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The Kugelpanzer, the mysterious German Ball Tank

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posted on Jan, 17 2017 @ 03:41 AM
Anyone who has read anything about the second world war will have inevitably also read up on the weaponry used by the German Wehrmacht. An innovative bunch, the Germans set many firsts in the world of weaponry, such as the first guided missile, the first guided ballistic rocket, the first jet fighter to enter service and of course the first ever mass produced assault rifle.

If you dig further one stumbles upon some of the less well known projects. Such as giant land battleships, aircraft that resemble stealth aircraft of today and even an orbital death ray.

But one of the most mysterious weapons of the war is the German Kugelpanzer.

This strange looking "tank" can be found at Moscow's Kubinka museum (known there as "Item 37"). It was captured from Japanese hands in 1945 after the Soviet Invasion of Manchuria. It is known to have been part of a technology transfer between Germany and Japan. The sole example at Kubinka is the only one known to have been discovered throughout the war, and any documentation found about the tank is kept closely a closely guarded secret by the Russians.

The two wheels on the side of the main structure allowed it to move, with a smaller wheel at the back to keep the vehicle stable.

The Soviets, and Russian of today, have not allowed any metallurgical samples to be taken from the tank, some sources say that only one was taken by Soviet Intelligence Officials in 1946, so we can only speculate on what it's made of. Very few facts are known about it, which are limited to:

It was powered by a single cylinder two-stroke engine
It was armed with a single MG34 machine gun (the machine gun port has been welded over by the Russians)
It was operated by a single crewman
It's armour (of unknown material) is reportedly only 5mm thick.

It is unknown when the tank was built. It may be a pre or early war design, or something cooked up towards the end of the Reich.

It's exact role is also left to speculation. People have theorised that it was a light reconnaisance vehicle, others a mobile pillbox, a cable layer for communication wires, or an artillery spotting vehicle.

It was not the only one of it's kind, ball-shaped tanks were common ideas during the interwar period

A very similar vehicle was built by Germany in 1917

Just a strange and mysterious piece of weaponry I stumbled across years ago that I thought i'd finally share with you all. What I find most mysterious about the Kugelpanzer is the secrecy around it. Like I mentioned earlier they have never allowed outsiders to do metallurgical tests on the vehicle, nor have they ever released any documentation about it to the public.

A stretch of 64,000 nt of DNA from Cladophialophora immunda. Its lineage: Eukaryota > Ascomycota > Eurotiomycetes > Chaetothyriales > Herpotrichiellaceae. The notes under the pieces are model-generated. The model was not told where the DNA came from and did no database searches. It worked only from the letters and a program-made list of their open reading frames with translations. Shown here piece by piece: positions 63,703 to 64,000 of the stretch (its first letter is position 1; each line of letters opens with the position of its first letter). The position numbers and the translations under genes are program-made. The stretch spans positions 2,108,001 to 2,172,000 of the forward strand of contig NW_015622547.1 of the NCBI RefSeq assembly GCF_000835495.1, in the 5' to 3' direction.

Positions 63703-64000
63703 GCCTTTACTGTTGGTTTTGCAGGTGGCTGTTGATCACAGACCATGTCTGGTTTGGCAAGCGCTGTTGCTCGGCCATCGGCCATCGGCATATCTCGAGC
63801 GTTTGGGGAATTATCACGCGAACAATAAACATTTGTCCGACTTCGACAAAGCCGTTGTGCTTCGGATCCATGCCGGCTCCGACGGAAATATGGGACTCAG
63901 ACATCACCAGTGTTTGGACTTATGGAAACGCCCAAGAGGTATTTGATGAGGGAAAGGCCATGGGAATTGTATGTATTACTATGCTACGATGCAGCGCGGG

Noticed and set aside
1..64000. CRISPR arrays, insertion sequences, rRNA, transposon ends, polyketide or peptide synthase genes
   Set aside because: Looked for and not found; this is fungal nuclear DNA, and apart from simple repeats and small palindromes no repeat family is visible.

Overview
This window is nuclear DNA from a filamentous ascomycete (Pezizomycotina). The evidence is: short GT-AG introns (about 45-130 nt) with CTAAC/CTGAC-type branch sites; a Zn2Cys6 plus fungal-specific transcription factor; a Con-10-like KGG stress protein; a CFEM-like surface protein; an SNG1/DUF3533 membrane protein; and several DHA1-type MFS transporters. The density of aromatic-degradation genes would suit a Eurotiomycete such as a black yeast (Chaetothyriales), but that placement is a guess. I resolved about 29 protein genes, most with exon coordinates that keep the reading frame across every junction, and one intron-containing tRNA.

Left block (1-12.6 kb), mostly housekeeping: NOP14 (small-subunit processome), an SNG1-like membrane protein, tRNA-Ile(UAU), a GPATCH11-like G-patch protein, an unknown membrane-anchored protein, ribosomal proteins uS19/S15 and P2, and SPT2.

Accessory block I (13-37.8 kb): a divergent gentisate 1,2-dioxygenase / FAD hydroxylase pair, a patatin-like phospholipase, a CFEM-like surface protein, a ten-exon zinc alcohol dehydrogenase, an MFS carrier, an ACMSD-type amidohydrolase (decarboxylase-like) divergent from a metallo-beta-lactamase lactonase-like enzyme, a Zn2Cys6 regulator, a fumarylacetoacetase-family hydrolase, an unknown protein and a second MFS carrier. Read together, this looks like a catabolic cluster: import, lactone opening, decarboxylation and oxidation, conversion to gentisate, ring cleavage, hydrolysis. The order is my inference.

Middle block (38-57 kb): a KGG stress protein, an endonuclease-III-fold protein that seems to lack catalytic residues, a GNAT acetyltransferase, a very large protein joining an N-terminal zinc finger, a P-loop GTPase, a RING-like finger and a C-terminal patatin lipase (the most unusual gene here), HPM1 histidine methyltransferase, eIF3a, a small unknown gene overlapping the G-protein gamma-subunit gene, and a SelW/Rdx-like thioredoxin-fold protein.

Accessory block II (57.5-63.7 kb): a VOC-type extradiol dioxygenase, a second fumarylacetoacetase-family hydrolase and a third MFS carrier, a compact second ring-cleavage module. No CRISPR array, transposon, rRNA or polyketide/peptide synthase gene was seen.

posted on Jan, 17 2017 @ 04:44 AM
a reply to: Ohanka

Thanks! That is one secret Nazi weapon that didn't find its way into a book that I have about those things. It doesn't look very practical in terms of being an "all-terrain" vehicle. Perhaps the Nazis sent it to Japan as a inside joke on their ally?

posted on Jan, 17 2017 @ 05:13 AM
This could be either the origin of the story about the flying japanese/german foo-fighter orbs or it´s predecessor in terms of they took the design after they found a suitable energy source.

I conclude that this one in the picture was a failure because if you´re cramped inside that thing with a combustion engine, even if it´s sitting in the back, you´ll get fumes and heat in this small thing.

posted on Jan, 17 2017 @ 05:59 AM
a reply to: Aliensun

I shouldn't have thought so. The situation was absolutely dire for the Axis when this technology transfer happened (thought to have been in 1944). The time for joking was long past.

posted on Jan, 17 2017 @ 06:03 AM
a reply to: verschickter

I hadn't heard that take on it before. It's certainly an interesting theory. I'd completely forgotten about the foo fighter orbs.
edit on -060006am1kam by Ohanka because: (no reason given)

posted on Jan, 17 2017 @ 06:11 AM
a reply to: Ohanka

I doubt the technology transfer story. There would be documents about it, as Nazis were obsessed with documenting things.

It could as well be something that someone welded together in his backyard. Especially the tiny support wheel makes me question the stability and handling characteristics of this vehicle.

Btw the 1917 vehicle was derived from a tractor and scrapped in the same year due to its awful handling.

posted on Jan, 17 2017 @ 06:25 AM
a reply to: moebius

In 1944 Japan requested a huge technology transfer, which included working models or full production designs of the following:

German techniques for manufacturing cartridge steel for large gun barrel linings
Finished artillery pieces
105 and 128 mm heavy anti-aircraft (FLAK) guns
the 75 and 88 mm field pieces and anti-tank guns
the Würzburg radar system
750 ton submarine pressure hulls
the PzKw Via Tiger I tank
the Focke Wulfe 190 fighter
the Henschel 129 tank-busting aircraft
the Heinkel He 177 heavy bomber
the Messerschmitt 264 long-range Amerikabomber
the Messerschmitt 262 jet fighter
the Messerschmitt 163 rocket-powered fighter
the Lorenz 7H2 bombsight; the B/3 and FUG 10 airborne radars;

All of which was, in some degree, even if just blueprints, delivered on. It's one of the few known facts about the vehicle that it was manufactured in Germany and shipped to Japan. Most think it was built by Krupp.

There's no documents available to the public regarding this vehicle at all. If they exist the Russians are keeping them under lock.
edit on -060006am1kam by Ohanka because: (no reason given)

posted on Jan, 17 2017 @ 06:39 AM
a reply to: Ohanka

could you please explain what exactly is " mysterious "

you throw in speculation to attempt to add mystery - but sadly fail